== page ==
There is some bad news for Russian gambling operators. Already facing high fees and potentially higher taxes, it seems that the government is seeking to take away a potential revenue source. Russian lawmakers are proposing an amendment to the latest gambling law that will prohibit non-sports events betting.
This can be catastrophic for gambling operators that depend on more than sports betting to keep afloat. By this law, slots and other betting games would be illegal. Some operators are already objecting, with Konstantin Makarov, CEO of Bingo Boom, being the loudest voice. He has already proclaimed the new amendment “unreasonable,” while saying the 10-percent tax that is to be combined with it is unrealistic.
Russia’s harshness against gambling
Russia has always had a history of being strict on gambling. Since the early 20th century when the Communist Party banned gambling operations in the USSR, Moscow has been leery about letting gambling exist. Only in 1989 did the government relent. Gambling quickly exploded after the end of the Cold War.
However, this gambling explosion caused its own problems. High rates of gambling addiction were reported. Furthermore, the criminal element has quickly entwined itself into the gambling industry’s structure. Concerns about money laundering and criminality quickly had the government putting the brakes on the gambling train. By 2009, gambling operators were limited to only four regions in Russia.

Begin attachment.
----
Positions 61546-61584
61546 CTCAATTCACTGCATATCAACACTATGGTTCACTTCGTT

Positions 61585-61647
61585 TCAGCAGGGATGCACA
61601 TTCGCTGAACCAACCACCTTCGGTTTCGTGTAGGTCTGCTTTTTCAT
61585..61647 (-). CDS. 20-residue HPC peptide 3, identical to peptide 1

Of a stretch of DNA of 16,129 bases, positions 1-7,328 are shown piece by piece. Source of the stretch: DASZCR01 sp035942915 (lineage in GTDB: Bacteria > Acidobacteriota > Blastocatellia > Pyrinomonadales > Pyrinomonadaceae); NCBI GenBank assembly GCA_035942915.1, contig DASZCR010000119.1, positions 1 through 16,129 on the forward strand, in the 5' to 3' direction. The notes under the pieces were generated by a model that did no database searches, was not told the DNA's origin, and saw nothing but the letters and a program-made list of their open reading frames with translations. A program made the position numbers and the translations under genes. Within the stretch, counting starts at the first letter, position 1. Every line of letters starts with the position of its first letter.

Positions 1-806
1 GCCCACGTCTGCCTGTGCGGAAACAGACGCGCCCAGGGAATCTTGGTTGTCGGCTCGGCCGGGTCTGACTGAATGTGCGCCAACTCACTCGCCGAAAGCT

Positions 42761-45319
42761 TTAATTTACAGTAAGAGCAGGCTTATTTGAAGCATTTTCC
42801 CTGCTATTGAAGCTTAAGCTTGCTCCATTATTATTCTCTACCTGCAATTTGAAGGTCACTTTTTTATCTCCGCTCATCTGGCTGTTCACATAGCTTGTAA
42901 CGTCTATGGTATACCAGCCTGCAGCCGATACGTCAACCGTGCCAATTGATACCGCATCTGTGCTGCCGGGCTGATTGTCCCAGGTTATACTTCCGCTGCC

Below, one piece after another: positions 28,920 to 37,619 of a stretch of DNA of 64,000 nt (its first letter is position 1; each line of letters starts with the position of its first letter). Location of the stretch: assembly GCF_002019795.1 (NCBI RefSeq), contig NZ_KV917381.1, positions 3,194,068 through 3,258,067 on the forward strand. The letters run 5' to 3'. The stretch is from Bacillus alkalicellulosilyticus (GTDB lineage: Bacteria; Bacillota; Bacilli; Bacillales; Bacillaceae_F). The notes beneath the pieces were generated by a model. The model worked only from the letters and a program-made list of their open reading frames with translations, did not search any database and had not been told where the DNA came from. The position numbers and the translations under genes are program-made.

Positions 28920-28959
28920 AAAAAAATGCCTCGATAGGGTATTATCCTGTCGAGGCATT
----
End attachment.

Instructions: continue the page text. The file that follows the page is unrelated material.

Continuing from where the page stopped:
Right now, the laws are being renegotiated. This is mainly because of the potential revenue that gambling can generate for the government. This is reflected in the high fees and taxes that Moscow wants to put into place. In addition, Russian gambling laws are being modified to take into consideration the existence of online gambling operators, which have so far managed to lie in the gray zone of legality because of their use of Bitcoin and extra-territoriality.
This is why this latest amendment can be quite bad. Online casinos operate primarily by offering slots and table games. Under this law, they would be prohibited from operating in Russian territory. Online sportsbooks have it good, though.
With their betting options primarily focused on sports betting, they can operate in Russia with no worries, though they will be facing the higher fees and taxes. They can hope to get back their investment from the Russian publics that are hungry for betting options.
For gambling operators who may still want a piece of the Russian pie, Bitcoin could be the answer. The cryptocurrency allows for quick and anonymous transactions across national borders. Online casinos can start accepting Bitcoin payments so that they can skirt around declaring where the bet came from. The trouble is the Russian government is as tough on Bitcoin as it is on gambling and may have legislation planned against it.
There is still a chance that the amendments can be negotiated, though. Noise is already being made to ask for more reasonable taxes, so the non-sports betting prohibition may not become an official part of the law just yet. Russian gambling operators will be trying their best to quash it.